Transportation contributes 38 percent of Connecticut's economy-wide greenhouse gas emissions.
Driving: The recent trend of driving more continued through 2019 (most recent data).
Through 2013, the daily vehicle miles traveled (DVMT) by Connecticut residents was on a steady decline. The drop in driving was likely attributed to the great recession and mirrored the national trend. As residents drove less, gasoline consumption decreased and pollution was reduced. Since 2014, the DVMT has generally been increasing, which is consistent with the reduction in bus ridership depicted in the chart below.
Riding: People got on the bus less often in Connecticut in 2019.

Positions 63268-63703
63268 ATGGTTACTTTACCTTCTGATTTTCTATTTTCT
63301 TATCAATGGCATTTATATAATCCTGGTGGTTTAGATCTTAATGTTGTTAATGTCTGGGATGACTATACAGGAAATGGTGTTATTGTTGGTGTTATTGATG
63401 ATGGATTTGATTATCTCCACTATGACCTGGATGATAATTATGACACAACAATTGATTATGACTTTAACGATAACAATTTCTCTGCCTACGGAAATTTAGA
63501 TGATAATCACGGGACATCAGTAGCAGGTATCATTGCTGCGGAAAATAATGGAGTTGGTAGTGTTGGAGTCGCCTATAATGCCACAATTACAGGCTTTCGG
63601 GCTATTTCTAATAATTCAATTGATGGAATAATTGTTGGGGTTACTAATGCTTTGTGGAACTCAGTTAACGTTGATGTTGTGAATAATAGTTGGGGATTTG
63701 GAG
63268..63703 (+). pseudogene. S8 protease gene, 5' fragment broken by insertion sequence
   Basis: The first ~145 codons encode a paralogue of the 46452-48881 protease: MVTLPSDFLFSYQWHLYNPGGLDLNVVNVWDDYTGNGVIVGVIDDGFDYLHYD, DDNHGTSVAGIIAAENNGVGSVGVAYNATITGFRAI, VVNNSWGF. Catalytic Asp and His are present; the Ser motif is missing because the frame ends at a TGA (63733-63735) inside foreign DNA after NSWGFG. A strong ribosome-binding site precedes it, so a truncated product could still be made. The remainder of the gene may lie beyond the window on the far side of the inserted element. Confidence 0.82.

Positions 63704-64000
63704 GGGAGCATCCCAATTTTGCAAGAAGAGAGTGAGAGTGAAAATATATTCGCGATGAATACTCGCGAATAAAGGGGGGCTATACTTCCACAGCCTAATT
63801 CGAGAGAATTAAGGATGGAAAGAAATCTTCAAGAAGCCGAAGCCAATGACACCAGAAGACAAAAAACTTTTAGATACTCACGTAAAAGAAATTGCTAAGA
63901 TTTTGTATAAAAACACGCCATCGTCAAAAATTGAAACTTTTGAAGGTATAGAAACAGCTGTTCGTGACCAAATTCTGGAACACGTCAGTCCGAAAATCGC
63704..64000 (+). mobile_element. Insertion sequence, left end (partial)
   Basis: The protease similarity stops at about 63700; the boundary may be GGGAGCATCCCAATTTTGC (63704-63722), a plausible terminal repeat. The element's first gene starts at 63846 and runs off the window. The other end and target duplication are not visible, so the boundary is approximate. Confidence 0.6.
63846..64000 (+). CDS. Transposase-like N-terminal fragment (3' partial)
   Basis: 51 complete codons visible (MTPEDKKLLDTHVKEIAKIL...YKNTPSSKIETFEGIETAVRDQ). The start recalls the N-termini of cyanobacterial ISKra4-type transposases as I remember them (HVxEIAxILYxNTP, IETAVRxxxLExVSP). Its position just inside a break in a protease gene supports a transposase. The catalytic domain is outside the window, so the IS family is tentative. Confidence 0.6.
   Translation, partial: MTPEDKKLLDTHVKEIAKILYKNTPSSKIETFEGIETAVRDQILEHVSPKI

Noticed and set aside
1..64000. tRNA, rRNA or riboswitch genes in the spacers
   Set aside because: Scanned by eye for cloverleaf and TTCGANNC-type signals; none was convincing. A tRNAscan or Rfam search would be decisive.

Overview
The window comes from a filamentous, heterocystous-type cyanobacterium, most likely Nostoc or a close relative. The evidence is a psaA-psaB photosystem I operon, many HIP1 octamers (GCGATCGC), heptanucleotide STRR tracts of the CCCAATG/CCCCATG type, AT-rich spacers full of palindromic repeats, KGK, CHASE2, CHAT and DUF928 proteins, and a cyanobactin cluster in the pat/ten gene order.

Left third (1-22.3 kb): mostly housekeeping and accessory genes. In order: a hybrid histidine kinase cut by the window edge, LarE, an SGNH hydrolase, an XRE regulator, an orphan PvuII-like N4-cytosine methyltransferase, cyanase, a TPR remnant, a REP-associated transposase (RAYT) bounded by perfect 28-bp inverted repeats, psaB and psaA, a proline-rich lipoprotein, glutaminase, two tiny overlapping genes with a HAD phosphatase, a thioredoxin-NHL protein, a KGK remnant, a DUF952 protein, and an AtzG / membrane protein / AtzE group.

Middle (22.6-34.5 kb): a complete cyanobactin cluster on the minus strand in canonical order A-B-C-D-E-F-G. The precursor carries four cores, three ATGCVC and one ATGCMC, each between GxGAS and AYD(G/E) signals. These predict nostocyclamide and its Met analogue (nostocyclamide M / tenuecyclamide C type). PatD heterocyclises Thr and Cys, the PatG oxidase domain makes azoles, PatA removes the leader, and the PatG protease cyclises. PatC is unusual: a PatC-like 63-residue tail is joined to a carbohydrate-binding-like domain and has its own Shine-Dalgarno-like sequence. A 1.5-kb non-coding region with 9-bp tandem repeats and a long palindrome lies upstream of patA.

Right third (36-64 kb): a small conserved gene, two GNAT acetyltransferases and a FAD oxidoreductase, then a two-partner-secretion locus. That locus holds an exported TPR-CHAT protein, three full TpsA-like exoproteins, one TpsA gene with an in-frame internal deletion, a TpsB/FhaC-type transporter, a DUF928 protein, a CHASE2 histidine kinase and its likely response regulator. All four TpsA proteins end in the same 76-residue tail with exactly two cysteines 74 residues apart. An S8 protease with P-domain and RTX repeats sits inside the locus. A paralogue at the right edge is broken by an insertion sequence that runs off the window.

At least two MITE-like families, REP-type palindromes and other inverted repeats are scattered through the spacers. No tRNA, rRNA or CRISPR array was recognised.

In 2019, ridership on fixed route, commuter, and ADA transit services declined to the lowest ridership numbers since 2011. In 2019, the passenger trips** per capita value was 10.9, which is approximately three percent lower than the 10-year average. In late 2016, CTtransit fare prices were increased in eight transit service areas; however, the fare increase might not be the sole reason for the decline in ridership. Other factors for reduced transit trips could include success in ride sharing efforts and the fact that gasoline prices have stayed well below the highs of some previous years.